U.S. District Judge Ronald S.W. Lew settled a dispute raised by Gotham Garage owner Mark Towle over whether the Batmobile, because it is a vehicle, is entitled to the same copyright protection afforded its superhero occupant. Judge Lew said several distinct Batmobile design elements, including tail fins that mimic bat wings and various gadgets, distinguish it from the underlying car and make it a copyrightable character.

If the court determined the Batmobile was simply an automobile, it would be considered a “useful article” that is generally not entitled to copyright protection, according to the ruling. Towle argued that extending copyright protection to the Batmobile would, conceivably, open a loophole allowing any car maker — like Ford or Toyota — to seek copyright protection for their vehicles if they published them in a comic book.

But Judge Lew said the Batmobile is one of a kind and that Warner Bros. subsidiary DC Comics Inc., which filed the lawsuit, was seeking only to protect unique features that set Batman's vehicle apart. In the ruling, Judge Lew said the Batmobile is like Batman's sidekick and a “extension of Batman's own persona.”

“It is undeniable that the Batmobile is a world-famous conveyance in the Batman franchise, exhibiting a series of readily identifiable and distinguishing traits,” Judge Lew said.

“The Batmobile is a fictional character tied to the fictional Batman character,” the ruling said. “The Batmobile is a crime-fighting weapon and used to display the Batman persona.”

DC sued Towle in May 2011. The case goes to the core of Towle's business of building custom roadsters made to look like iconic cars from popular TV shows and movies. The cars cost as much as $90,000 and take more than 12 months to build.

Towle's replicas of the Batmobiles used in the 1966 television series starring Adam West and the 1989 film directed by Tim Burton were accused of infringing DC's copyrights and trademarks.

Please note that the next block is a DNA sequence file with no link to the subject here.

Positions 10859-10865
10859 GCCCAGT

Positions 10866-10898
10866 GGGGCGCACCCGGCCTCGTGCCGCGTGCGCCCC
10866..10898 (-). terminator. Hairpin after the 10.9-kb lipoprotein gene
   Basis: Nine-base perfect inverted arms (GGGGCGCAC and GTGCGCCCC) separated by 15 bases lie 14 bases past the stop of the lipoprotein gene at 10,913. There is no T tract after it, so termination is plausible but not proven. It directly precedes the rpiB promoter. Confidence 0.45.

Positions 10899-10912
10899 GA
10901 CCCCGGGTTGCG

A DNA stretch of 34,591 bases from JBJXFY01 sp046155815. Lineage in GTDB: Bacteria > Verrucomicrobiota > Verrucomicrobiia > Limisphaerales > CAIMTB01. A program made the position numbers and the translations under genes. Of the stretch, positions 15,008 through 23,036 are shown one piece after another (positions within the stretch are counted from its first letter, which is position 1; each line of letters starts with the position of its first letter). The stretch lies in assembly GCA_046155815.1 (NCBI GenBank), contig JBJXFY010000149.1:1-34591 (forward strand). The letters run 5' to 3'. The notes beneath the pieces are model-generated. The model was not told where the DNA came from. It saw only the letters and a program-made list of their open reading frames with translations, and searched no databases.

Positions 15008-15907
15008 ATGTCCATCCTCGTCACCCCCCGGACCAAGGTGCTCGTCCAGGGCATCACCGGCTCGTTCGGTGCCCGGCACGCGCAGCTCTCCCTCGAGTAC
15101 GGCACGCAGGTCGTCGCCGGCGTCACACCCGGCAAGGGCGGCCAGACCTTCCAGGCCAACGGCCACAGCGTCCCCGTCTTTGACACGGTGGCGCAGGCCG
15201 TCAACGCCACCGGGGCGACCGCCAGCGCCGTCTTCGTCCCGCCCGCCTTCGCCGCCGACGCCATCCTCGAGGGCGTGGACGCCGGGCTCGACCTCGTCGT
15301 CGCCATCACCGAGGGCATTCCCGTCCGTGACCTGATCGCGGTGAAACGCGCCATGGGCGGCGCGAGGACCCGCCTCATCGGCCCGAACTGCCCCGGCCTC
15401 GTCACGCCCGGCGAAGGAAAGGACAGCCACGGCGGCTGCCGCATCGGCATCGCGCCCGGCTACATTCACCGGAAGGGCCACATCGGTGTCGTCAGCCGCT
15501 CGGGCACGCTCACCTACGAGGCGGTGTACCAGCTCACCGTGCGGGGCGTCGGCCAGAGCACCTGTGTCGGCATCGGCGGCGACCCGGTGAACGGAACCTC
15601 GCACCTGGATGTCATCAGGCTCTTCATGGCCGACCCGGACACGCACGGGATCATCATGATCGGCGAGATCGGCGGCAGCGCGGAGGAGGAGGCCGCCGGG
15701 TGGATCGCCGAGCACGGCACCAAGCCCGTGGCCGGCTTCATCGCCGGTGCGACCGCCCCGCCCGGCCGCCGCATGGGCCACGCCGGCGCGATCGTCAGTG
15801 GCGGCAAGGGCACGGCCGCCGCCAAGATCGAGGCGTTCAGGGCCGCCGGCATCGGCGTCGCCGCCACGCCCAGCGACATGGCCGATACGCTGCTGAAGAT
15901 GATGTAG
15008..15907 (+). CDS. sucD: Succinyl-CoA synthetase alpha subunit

Judge Lew left to a jury the question of whether Towle is shielded from liability by what is referred to as the Laches defense. Towle claims DC waited too long to file its lawsuit because it knew of his Batmobile-building activities as early as 2003, when a Warner Bros. lawyer called him about a photograph of his garage showing the replicas.

A trial is currently scheduled for March.

Towle's attorney Lawrence Zerner said Friday he is still reviewing the ruling and considering his options as it pertains to a possible appeal. He declined to comment further on the case.

Warner Bros. declined to comment.

DC Comics is represented by J. Andrew Coombs and Nicole Drey of J. Andrew Coombs PC.

Towle is represented by Lawrence Zerner.

The case is DC Comics v. Mark Towle, case number 2:11-cv-03934, in the U.S. District Court for the Central District of California.

--Additional reporting by Matthew Heller. Editing by Rebecca Flanagan.



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Post #135303
Posted 2/5/2015 10:56:44 PM


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February 8, 2013
Batmobile A Copyrightable 'Character,' Not Just A Car: Judge
A California federal judge on Thursday found a custom carmaker liable for making replicas of the Batmobile, ruling Warner Bros. Entertainment Inc. has viable copyrights and trademarks protecting Batman's iconic crime-fighting vehicle.
2 other articles on this case. View all »
Parties

Plaintiff
DC Comics
Represented by:
James Andrew Coombs, J Andrew Coombs APC

Nicole L Drey, J Andrew Coombs APC

Defendant
Does
Represented by:
Mediator ADR Panel
Bruce M Polichar
Represented by:
Bruce Maurice Polichar, Bruce M. Polichar Law Offices

Defendant
Mark Towle
Represented by:
Lawrence J Zerner, Larry Zerner Law Offices



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Post #135304
Posted 2/8/2015 8:33:48 PM


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Confused much??? You're posting same article but with different dates on'em?

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Post #135310
Posted 2/12/2015 12:35:13 PM


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Here is the oral arguments video.... Mark Towle vs DC Comics

https://www.youtube.com/watch?v=wZvhYGP8c0o